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 Climate Change

Population
Published on: Nov. 23, 2022, 1:51 p.m.
Demystifying population woes
  • Africa as a whole has 16.7 per cent of the world’s population but historically emits only 3 per cent of global carbon pollution

By Business India Editorial

The global population has crossed 8 billion, and it is growing. The United Nations designated 15 November 2022 as the Day of 8 billion.

The world is also getting hotter. The Earth has warmed almost 0.9 degrees Celsius since we hit the 4 billion-person mark in 1974. Climate change and population crowding might seem like two issues that are strongly linked — and they are, but not quite as much as people might think, experts say.

While more people consuming energy — mostly from the burning of fossil fuels — is warming the planet, the key issue isn’t the number of people. It is how a small fraction of those people are causing far more than their share of carbon emissions, say several climate and population experts.

“We do have a population problem and we do have a population issue,” says Vanessa Perez-Cicera, director of the Global Economics Center at the World Resources Institute. “But I think most importantly, we have an overconsumption issue.”

Do more populous regions emit more carbon dioxide? Although climate change can often be linked to population growth, it doesn’t necessarily follow that one is caused by the other. And, regions that have more people do not necessarily emit more carbon. The question is not about population but rather about consumption patterns

Take Kenya, which is currently suffering a devastating drought. It has 55 million people, about 95 times more than the population of Wyoming in the United States. But Wyoming emits 3.7 times the amount of carbon dioxide as Kenya.

Africa as a whole has 16.7 per cent of the world’s population but historically emits only 3 per cent of global carbon pollution. The United States, however, has 4.5 per cent of the planet’s people but since 1959 has put out 21.5 per cent of heat-trapping carbon dioxide, according to data from the Global Carbon Project.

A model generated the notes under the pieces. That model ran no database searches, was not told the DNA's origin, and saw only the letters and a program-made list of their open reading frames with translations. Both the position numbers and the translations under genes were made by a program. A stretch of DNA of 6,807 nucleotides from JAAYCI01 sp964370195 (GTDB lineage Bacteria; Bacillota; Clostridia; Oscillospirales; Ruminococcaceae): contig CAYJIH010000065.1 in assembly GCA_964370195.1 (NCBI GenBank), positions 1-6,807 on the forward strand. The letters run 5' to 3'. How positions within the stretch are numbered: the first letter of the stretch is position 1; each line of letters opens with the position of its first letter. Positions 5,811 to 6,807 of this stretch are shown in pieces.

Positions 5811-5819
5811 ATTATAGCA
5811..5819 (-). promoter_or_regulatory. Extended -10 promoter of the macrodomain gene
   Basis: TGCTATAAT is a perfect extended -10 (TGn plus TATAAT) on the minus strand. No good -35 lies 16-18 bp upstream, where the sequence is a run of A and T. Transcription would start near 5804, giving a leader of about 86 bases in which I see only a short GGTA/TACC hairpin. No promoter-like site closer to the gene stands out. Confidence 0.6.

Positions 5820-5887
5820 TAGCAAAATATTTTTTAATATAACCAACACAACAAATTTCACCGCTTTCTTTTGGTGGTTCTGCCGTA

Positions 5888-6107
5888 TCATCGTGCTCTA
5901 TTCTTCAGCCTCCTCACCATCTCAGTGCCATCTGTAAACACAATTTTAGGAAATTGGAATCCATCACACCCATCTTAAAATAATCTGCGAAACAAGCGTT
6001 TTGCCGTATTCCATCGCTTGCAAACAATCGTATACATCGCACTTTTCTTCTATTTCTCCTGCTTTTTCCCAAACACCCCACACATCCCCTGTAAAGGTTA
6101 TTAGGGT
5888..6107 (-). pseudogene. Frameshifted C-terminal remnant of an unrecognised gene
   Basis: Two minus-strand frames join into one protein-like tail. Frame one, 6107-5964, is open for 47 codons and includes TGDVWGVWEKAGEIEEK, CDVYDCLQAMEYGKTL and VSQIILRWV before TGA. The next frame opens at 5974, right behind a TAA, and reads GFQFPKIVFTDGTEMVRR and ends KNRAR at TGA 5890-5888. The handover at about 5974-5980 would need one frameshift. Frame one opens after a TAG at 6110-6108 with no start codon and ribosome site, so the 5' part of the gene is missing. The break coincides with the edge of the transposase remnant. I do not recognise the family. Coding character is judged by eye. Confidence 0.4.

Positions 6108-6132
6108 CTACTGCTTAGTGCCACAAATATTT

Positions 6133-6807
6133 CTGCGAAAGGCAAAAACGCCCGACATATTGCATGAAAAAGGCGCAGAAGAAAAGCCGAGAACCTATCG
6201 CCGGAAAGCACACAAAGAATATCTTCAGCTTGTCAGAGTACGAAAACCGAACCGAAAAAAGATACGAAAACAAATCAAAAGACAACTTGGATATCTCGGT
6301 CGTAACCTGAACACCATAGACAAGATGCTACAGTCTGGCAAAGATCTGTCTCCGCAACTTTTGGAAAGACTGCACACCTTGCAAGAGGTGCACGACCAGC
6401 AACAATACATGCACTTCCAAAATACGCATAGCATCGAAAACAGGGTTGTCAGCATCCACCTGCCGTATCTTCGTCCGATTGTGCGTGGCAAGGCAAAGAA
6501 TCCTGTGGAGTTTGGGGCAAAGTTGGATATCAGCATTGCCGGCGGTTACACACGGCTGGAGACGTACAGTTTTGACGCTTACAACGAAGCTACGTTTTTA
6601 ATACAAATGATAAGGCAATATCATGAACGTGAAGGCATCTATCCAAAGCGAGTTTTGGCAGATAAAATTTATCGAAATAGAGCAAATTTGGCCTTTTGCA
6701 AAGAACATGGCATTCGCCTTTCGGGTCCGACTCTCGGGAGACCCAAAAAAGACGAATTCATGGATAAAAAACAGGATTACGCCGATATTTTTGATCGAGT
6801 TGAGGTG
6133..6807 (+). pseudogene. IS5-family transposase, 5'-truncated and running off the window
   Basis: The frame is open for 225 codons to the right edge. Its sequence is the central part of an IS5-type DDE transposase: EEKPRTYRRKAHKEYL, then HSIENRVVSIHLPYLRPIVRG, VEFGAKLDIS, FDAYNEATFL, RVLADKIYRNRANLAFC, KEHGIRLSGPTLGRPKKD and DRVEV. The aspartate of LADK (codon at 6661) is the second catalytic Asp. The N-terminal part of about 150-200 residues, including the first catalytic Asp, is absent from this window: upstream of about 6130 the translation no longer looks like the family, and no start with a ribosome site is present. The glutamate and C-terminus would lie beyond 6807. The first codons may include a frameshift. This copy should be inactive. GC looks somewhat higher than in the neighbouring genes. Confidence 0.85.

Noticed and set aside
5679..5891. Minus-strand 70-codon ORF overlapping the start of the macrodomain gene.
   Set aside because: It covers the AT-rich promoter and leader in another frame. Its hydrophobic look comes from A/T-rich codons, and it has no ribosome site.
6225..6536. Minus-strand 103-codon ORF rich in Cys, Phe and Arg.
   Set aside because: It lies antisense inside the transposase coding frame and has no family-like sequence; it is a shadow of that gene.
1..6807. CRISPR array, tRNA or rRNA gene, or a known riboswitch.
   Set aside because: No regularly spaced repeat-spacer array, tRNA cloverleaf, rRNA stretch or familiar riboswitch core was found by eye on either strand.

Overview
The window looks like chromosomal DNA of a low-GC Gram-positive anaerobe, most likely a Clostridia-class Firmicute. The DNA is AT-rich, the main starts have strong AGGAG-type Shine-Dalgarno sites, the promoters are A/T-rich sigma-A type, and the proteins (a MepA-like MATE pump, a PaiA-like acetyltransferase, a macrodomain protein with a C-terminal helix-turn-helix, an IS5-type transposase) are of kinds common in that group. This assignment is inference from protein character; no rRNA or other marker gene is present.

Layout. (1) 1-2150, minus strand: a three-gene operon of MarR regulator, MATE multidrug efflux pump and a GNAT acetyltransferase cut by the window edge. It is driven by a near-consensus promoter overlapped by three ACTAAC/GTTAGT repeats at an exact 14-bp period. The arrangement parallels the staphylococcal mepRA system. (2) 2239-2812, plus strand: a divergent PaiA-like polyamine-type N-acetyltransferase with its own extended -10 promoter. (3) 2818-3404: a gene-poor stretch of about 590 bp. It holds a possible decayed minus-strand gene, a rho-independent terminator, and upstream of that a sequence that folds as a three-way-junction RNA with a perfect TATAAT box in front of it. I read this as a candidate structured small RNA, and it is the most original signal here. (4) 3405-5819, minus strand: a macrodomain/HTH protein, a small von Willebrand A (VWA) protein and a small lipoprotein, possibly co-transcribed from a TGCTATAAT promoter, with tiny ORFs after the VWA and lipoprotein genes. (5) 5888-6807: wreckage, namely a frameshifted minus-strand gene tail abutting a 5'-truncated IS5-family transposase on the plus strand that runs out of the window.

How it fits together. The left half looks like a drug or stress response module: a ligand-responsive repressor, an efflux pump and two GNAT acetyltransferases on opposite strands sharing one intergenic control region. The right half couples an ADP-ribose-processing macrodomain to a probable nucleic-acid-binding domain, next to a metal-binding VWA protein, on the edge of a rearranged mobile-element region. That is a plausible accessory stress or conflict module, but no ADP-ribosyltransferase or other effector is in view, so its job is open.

Looking at emissions from countries between1959 and 2020 the United States, not China, is the biggest carbon polluter. “The question is not about population but rather about consumption patterns," said climate scientist Bill Hare of Climate Analytics.

“So it’s best to look at the major northern emitters to begin with.”

Climate Interactive, a group of scientists who run intricate computer simulations that can be tweaked to see what factors matter the most in fighting climate change, looked at the difference population makes.

It found that number of people made a small contribution as opposed to other factors, like economics.

Comparing two UN population projections scenarios of 8.8 billion people and 10.4 billion people, Climate Interactive’s Drew Jones found only a 0.2 degrees Celsius difference. But the difference between no price or tax on carbon, compared to $100 a tonne, was 0.7 degrees Celsius.

Hare says there is more than a tinge of racism in the myth that overpopulation is the major issue behind climate change. “One of the biggest arguments that I hear, almost exclusively from men in high-income countries, is that, ‘Oh, it’s just a population problem,'” The Nature Conservancy Chief Scientist Katharine Hayhoe said.

“Nothing could be further from the truth.”

The world’s population is growing mostly in sub-Saharan Africa and south Asia “and they’re contributing the least to man-made climate change,” said Colette Rose, project coordinator at the Berlin Institute for Population and Development.

Eight nations, five in Africa and three in Asia, are going to have at least half of the population growth between now and 2050, according to Rose. They are Egypt, Ethiopia, Tanzania, Nigeria, the Democratic Republic of Congo, Pakistan, India and the Philippines.

Instead of population growth, perhaps a more salient issue is the imbalance of wealth between the Global North and South. This has been a key issue at this year’s COP27 United Nations climate change conference in Egypt.

Developing countries have been calling for specific funding — known as loss and damage — to cope with the disasters that developed countries’ high emissions are wreaking.


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